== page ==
The restaurant sector has seen sluggish growth over the past few years as consumer eating habits continue to change. Casual dining venues have seen the biggest drop in traffic as more consumers opt for convenient take-out options and ready-to-eat meals offered by grocers.
Restaurant analyst Bonnie Riggs with Chicago-based research firm NPD Group recently noted certain changes are taking place in the foodservice sector that restaurant owners are hoping will move the industry in a positive direction. Riggs said restaurant operators are focusing more on the demands of consumers and trying to align their operating strategies accordingly.
Riggs said consumers will continue be strapped for time and that will keep the demand for convenient meal options high. Retailers from Albertsons to Wal-Mart now offer ready-to-eat meals which has taken a toll on lunch crowds in restaurants. In response, more restaurants are participating in home delivery partnerships such as Bite Squad, GrubHub and BringMeThat. The partnerships allow consumers to order from participating restaurants which is delivered to their homes or work place by the logistics partner for a small fee.
Riggs said more consumers are using smartphones to order meals. She said restaurants offering this option are reaping the rewards. She said restaurant operators must decide which convenience-enablers are worthy of investment.
“Operating in a digital world is no longer a nice-to-have. It’s now a must-have for most operators to drive traffic in a positive direction in 2018 and beyond,” Riggs said, also noting that one size does not fit all and it will be imperative to understand your customers’ wants and needs from a technology standpoint.
Consumers are also eating more of their meals at home, according to Riggs, as online shopping and movie streaming is keeping families are home more. She said there are fewer reasons to leave the house and this is a problem for restaurants who rely solely on foot traffic.
NPD predicts home will be the most popular place to eat this year, as nearly 50% of dinners purchased from restaurants are consumed at home and many in-home meals are a blend of dishes people prepare and ready-to-eat meals purchased at restaurants. For instance, a consumer might want to make enchiladas at home, but order the Mexican rice with chips and salsa. Riggs said operators can win by making it easier to get foods and beverages to the home.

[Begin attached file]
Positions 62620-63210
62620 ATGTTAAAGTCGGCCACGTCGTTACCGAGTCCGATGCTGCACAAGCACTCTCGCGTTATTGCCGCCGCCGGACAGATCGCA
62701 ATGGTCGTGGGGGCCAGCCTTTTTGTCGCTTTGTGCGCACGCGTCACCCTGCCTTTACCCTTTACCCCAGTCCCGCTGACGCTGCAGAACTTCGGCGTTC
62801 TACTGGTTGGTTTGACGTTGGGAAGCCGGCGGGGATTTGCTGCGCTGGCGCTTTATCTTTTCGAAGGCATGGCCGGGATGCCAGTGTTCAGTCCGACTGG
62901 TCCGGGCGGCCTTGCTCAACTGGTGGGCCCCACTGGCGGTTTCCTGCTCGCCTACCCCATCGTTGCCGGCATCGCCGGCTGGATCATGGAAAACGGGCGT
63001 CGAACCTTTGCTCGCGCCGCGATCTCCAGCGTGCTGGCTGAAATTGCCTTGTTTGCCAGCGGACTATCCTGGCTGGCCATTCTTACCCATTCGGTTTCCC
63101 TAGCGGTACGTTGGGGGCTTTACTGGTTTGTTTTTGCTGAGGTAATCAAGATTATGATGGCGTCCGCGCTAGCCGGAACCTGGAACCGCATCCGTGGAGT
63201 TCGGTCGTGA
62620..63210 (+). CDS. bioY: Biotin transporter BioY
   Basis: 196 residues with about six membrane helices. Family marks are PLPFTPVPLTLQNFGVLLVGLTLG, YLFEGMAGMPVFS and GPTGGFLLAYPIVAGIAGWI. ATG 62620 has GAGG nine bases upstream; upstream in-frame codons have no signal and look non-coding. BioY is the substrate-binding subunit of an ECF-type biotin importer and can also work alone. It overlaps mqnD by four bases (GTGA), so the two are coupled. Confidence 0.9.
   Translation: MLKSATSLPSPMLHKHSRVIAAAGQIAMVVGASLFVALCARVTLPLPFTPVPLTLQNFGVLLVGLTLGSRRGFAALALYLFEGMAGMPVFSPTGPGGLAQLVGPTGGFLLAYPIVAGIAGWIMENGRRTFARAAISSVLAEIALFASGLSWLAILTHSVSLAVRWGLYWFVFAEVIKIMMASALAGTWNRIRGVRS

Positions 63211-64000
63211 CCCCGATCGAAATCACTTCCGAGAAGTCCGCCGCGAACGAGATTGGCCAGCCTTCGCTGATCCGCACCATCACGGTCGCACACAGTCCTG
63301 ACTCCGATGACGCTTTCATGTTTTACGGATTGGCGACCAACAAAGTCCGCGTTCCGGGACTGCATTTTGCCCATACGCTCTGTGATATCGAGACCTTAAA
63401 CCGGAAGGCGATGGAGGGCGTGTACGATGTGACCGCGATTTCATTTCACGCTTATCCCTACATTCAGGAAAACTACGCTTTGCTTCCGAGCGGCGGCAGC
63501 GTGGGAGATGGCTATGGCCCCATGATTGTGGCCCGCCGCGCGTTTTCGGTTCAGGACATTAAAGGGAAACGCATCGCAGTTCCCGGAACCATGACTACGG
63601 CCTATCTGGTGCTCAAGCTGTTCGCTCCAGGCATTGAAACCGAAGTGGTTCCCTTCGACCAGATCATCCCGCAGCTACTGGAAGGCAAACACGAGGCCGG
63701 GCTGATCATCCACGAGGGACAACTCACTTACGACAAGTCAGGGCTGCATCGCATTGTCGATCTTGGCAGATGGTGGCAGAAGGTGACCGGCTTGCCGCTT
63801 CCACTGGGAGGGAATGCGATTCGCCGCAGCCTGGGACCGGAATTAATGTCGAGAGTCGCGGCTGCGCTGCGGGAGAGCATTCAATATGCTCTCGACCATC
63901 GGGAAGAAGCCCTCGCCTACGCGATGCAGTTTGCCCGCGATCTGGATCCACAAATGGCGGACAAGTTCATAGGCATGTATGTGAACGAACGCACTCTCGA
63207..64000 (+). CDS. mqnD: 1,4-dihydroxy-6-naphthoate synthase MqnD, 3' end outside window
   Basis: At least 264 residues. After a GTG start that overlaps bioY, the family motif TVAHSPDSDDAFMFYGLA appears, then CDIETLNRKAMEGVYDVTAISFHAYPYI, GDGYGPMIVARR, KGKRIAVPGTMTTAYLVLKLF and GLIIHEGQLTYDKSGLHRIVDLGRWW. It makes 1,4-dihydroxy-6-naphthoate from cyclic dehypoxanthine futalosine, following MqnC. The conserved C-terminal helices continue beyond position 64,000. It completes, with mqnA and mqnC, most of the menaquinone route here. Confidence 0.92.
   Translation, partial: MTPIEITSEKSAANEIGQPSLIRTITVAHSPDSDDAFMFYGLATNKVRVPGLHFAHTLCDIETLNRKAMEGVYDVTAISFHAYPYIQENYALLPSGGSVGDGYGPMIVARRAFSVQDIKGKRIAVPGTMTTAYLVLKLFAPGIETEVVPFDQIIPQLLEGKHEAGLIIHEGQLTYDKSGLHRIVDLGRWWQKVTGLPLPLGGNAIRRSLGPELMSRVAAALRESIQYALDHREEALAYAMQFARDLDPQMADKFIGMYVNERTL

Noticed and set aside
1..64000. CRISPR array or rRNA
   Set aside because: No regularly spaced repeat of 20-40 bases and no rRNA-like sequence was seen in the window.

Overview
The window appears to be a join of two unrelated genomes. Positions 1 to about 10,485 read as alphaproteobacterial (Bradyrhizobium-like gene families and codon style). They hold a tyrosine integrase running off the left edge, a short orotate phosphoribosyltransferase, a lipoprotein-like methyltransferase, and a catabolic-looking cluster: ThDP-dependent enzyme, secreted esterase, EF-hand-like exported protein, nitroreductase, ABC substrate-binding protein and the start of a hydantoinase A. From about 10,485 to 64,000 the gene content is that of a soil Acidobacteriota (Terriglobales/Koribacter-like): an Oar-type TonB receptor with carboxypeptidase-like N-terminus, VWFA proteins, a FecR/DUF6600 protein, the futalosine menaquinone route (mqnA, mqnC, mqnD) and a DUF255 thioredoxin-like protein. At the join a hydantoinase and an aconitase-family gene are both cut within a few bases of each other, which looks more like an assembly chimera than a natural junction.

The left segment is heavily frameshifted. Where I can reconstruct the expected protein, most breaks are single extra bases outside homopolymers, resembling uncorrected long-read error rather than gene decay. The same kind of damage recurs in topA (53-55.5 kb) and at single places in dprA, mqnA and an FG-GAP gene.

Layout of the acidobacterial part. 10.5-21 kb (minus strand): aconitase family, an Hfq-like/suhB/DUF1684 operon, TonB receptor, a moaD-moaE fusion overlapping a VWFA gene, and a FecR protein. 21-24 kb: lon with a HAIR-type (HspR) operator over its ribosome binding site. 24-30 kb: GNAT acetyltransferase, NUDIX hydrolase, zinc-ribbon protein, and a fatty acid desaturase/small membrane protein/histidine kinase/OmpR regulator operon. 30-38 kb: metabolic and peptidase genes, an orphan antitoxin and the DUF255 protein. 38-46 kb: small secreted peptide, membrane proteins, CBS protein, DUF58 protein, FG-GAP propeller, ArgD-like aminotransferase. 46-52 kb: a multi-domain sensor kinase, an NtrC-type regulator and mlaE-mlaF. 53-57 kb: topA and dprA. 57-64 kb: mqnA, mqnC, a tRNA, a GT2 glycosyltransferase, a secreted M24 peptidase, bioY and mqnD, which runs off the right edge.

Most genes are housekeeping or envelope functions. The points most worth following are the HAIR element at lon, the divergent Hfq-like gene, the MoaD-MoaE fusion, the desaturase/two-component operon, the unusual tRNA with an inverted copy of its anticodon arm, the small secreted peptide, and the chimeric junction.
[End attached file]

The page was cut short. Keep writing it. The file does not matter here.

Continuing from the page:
With restaurant traffic near a standstill, NPD said some operators will be hesitant to raise prices and instead focus on offering less-expensive foods to promote value on their menu. The analyst said consumers do appreciate value, but they are also savvy about prices and can often discern what’s a true value. With that, NPD warns operators to think carefully about tweaking menu prices up or down.
One solution to increase traffic involves loyalty programs, according to NPD who expects more restaurant owners to join the loyalty wagon this year. The programs are high on the list of incentives that lead consumers to visit restaurants more often. Restaurants like Flying Fish have a loyalty program and after 18 visits the customer gets a free meal. Riggs expects more restaurants using manual loyalty cards will move to digitize the experience so they can communicate regularly with customers on promotional offers via text or email.
NPD said the restaurant sector will have its own set of challenges this year with a shrinking labor pool, higher minimum wages and high turnover rates. NPD suggests operators to look at putting retention plans in place that include hiring and recruiting policy guidelines.
The National Restaurant Association forecast the restaurant industry to grow to $799 billion in revenues in 2017, up 4.3% from 2016. In real terms, though, this translates into a growth rate of 1.7%, consistent with the past few years.
“The past several years, and even the first quarter of this year, have definitely been one of the slower growth environments,” said B. Hudson Riehle, senior vice president of research for the trade group.
For 2018 and beyond, the restaurant industry should anticipate much of the same moderate growth rate.
“It is sustained real growth for the industry, but it is definitely a sustained moderate growth environment,” Riehle said.
Industry consultant Robert Veidenheimer said there’s an element of the population that’s doing well financially and is spending on foodservice. And there’s another part of the population that’s not doing as well. They are looking for cost-effective solutions for food and other areas.
Overall, he said the restaurant sector is stable and the growth is hit and miss.
“We’ve seen independents and smaller chains growing at a rate that’s double that of larger chains,” Veidenheimer said. “Independents have picked up momentum, driven by their engagement of consumers. In these instances, engagement takes the form of food quality and social elements related to the business and service.”